Thursday, March 21, 2013

Still Banging My Head Against the Wall

No, I don't have a third gaping head wound to report. Instead, I'm referring to ongoing pleasant but frustrating conversations I've been having with various human-induced-climate-change skeptics. 

One of the things I love most about being an academic is having friends who study a variety of fascinating subjects -- for example (relevant here) the economics of human migration, water quality in streams, emotion and perception, environmental and agricultural history, state conflict, and so on. So I'd love to hear people's thoughts on how to tackle climate change denialism. Then maybe we can tackle climate change itself. 

I realize we can only do so much when half of Americans reject science. (I'm not saying here, btw, that most climate change skeptics reject science, but surely a lot do). And as the brain scientist with whom I live often reminds me, most of us believe what we want to most of the time. Who among really turns on System 2 thinking more than the average person, especially when it concerns a reality with potentially grim consequences for us all?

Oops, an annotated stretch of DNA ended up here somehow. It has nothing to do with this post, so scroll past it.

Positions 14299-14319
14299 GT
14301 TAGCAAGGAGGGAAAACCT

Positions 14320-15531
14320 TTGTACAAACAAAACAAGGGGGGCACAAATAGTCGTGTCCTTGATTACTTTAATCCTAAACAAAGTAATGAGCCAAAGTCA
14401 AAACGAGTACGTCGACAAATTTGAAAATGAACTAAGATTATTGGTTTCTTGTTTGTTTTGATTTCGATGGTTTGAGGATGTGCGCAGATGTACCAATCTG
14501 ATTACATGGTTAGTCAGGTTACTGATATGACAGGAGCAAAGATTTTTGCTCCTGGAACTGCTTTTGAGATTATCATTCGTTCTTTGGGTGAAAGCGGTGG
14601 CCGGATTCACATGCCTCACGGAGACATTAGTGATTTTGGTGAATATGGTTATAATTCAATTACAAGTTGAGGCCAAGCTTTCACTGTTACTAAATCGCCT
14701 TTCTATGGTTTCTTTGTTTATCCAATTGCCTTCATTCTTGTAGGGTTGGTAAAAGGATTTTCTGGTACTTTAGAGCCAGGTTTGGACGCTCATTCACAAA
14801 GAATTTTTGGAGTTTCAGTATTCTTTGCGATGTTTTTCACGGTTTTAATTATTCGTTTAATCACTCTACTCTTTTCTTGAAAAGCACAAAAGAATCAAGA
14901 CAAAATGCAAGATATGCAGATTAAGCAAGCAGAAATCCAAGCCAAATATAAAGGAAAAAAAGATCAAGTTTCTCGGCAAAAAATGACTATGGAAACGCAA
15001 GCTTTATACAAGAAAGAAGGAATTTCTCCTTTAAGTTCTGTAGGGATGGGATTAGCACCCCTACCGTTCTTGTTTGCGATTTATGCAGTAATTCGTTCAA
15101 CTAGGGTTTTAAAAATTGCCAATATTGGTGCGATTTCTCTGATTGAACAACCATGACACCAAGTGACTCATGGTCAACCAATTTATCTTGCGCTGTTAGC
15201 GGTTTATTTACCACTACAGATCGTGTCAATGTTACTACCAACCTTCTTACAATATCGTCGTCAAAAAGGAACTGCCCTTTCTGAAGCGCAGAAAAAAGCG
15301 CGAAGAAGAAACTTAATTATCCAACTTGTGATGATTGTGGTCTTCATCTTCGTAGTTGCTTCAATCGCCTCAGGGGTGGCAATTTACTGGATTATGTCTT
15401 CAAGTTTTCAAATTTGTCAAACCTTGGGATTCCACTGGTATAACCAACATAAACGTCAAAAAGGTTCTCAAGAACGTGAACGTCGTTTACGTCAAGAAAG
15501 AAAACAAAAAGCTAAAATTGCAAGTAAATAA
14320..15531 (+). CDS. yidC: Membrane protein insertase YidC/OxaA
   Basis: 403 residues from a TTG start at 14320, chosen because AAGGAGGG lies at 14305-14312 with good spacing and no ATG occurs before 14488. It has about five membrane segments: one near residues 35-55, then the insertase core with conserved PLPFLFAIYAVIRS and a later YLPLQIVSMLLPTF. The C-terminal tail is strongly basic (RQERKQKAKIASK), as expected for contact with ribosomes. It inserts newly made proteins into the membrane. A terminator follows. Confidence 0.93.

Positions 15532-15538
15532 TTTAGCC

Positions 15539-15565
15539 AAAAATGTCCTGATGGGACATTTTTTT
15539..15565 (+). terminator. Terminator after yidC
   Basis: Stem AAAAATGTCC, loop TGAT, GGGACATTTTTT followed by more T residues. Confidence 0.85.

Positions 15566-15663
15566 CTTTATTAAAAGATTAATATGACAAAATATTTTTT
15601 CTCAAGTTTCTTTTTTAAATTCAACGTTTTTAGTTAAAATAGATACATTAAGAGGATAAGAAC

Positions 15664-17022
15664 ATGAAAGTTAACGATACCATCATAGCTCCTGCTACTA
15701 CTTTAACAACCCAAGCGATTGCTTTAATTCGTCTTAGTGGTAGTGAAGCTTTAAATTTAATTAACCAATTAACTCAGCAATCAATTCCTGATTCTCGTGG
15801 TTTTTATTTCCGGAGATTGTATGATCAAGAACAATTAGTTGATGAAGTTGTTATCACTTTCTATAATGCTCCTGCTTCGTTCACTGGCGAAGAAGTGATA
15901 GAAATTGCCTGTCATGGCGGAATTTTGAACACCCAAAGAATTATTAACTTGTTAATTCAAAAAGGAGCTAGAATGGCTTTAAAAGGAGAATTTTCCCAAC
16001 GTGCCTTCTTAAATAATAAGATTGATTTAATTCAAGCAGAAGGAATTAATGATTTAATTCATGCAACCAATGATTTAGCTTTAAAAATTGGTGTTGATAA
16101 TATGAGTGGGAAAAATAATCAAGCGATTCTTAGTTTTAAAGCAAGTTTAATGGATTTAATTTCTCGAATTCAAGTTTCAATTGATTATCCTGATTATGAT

But, as the Dowager on Downton Abby says, "Don't be defeatist dear. It's so middle class." If I can concede that the Democrats' line about the rich paying their highest taxes in 50 years is spurious, then surely anti-environmentalists can admit the biases (and funding) behind climate change skepticism.

The way I see it, there are two main arguments against the overwhelming consensus shared by 97% of scientists. Hockey anyone?

Argument 1): Both sides make good points. Probably the truth is somewhere in the middle.

I attribute this one to the unintended consequences of the Fairness Doctrine. Until the Reagan administration wisely abandoned it, the FCC required broadcasters to present both sides of a controversial issue. Today, it's quite common to see one mainstream scientist and one outlier interviewed on the same talk show, which obviously obscures the actual ratio between the two camps (as does learning science from a handful of newspapers as opposed to the thousands of scholarly articles published on a topic, but I can't be the one to throw stones about not reading the primary research ...). And if Americans are nothing else, surely we are fair! Sure you may sleep in an alley, the logic goes, but darn it you had a fair shot in a competitive society, and regardless of your SES, we take seriously your First Amendment right to be heard! (Exception: on Fox News, this rule does not apply to atheists and center-Left individuals as opposed to caricatures of the Left put on simply to look stupid.) In addition, our society is so polarized politically right now that I think some people treat scientific debates as if they were another budget scrape in Washington, thinking, "well surely both sides are posturing and exaggerating, so as a reasonable and logical person immune to all that noise, I'll just split the difference." Too bad science doesn't work that way.